Stop Telling Young Artists To Have A Backup Plan
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Stop Telling Young Artists To Have A Backup Plan

The world needs more artists. Stop discouraging them.

Stop Telling Young Artists To Have A Backup Plan
Lynnsey Kwaak

We know it all too well: the starving artist.

It's a phrase that others use to intimidate us, a reason to look down on us, judge us and refuse to understand us. We are downgraded to something unimportant, misguided or brainless.

And yet, the world would be nothing without us.

People roll their eyes all the time at the thought of theatre kids, but what they fail to realize is that they take part in something theatrical every day simply by existing in a world built around connection and storytelling. People don't think dancers or musicians can build a career from their art and yet, they record street performers whenever possible and post it to their social media. They wonder what kind of jobs visual artists can have, but they don't notice that everything they can see was crafted by an artist of some sort.

Art is the backbone of our world. Art is the reason for togetherness. Art teaches us to love and empathize. It teaches us discipline and compassion. It shows us how to use our voices and stand up for what we believe in.

The world needs that more than ever right now.

Yes, being an artist of any type as a career is difficult, but when you tell a young artist to have a backup plan, you're not giving them guaranteed success for their future. In fact, you're taking that away from them.

When you tell a young artist to have a backup plan, you might have all good intentions, but you're invalidating their dreams. When you say that to them, all they hear is that they are not good enough to be successful. They hear that their art is not worth being pursued or seen.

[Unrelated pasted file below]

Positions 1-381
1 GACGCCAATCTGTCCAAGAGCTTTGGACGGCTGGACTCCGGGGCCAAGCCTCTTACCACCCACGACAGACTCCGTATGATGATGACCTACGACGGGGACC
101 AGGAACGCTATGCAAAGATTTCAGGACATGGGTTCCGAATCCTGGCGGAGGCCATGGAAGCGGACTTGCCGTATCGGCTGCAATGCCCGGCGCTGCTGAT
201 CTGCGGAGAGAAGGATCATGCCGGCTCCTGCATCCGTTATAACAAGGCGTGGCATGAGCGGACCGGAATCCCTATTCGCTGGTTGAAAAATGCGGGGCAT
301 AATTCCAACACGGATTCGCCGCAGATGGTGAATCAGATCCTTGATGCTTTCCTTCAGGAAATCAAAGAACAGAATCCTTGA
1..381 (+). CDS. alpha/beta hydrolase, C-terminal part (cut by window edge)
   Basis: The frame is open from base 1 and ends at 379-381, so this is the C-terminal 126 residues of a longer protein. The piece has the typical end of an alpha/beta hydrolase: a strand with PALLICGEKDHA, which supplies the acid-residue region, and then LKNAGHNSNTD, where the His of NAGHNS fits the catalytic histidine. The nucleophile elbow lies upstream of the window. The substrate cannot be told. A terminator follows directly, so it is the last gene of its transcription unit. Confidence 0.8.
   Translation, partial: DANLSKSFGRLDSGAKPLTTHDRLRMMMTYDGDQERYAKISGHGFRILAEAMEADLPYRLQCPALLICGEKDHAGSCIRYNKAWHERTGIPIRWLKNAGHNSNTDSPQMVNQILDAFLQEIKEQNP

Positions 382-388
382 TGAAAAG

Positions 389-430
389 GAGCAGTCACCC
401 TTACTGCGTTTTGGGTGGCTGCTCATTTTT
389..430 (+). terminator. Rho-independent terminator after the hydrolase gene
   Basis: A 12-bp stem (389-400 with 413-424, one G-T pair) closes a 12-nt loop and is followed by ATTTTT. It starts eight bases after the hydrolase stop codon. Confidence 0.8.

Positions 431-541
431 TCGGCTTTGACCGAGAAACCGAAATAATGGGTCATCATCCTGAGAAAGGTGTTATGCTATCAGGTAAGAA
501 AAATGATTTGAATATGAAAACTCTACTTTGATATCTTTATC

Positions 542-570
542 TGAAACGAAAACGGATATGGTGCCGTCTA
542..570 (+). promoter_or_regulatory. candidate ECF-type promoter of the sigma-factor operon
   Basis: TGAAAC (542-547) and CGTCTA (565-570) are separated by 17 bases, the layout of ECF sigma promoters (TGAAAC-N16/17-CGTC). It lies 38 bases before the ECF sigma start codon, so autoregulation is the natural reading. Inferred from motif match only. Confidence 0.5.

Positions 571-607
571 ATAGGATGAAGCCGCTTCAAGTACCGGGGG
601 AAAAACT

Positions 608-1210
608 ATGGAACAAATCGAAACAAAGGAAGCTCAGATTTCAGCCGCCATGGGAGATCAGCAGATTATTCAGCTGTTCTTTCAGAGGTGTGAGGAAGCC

Something I hear a lot is: "You're so smart. Why are you studying theatre?" That thought is another thing that needs to change. I truly do not understand why people assume that artists are not fulfilling their academic potential when, in reality, my art is the reason why I am what one would call "smart."

My art has trained me to think more deeply about the decisions I make, to be a flexible thinker and to always ask questions. My art taught me intentionality and resilience. It taught me to take criticism and grow from it. It gave me the motivation—the desire—to learn in the first place.

So, to the people who keep telling young artists to have a backup plan: please stop. Please do not steal potential wonders from the world. Though you might think so, you are not saving anyone from anything.

And to all the young artists out there: don't stop. It will be difficult, but not impossible. If you have the fire within you to pursue your art, then you owe it to the world to put yourself out there. It is never a waste to invest in your art—whether it be time, money or energy.

Go make the world more beautiful and don't let anyone stop you.

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This article has not been reviewed by Odyssey HQ and solely reflects the ideas and opinions of the creator.
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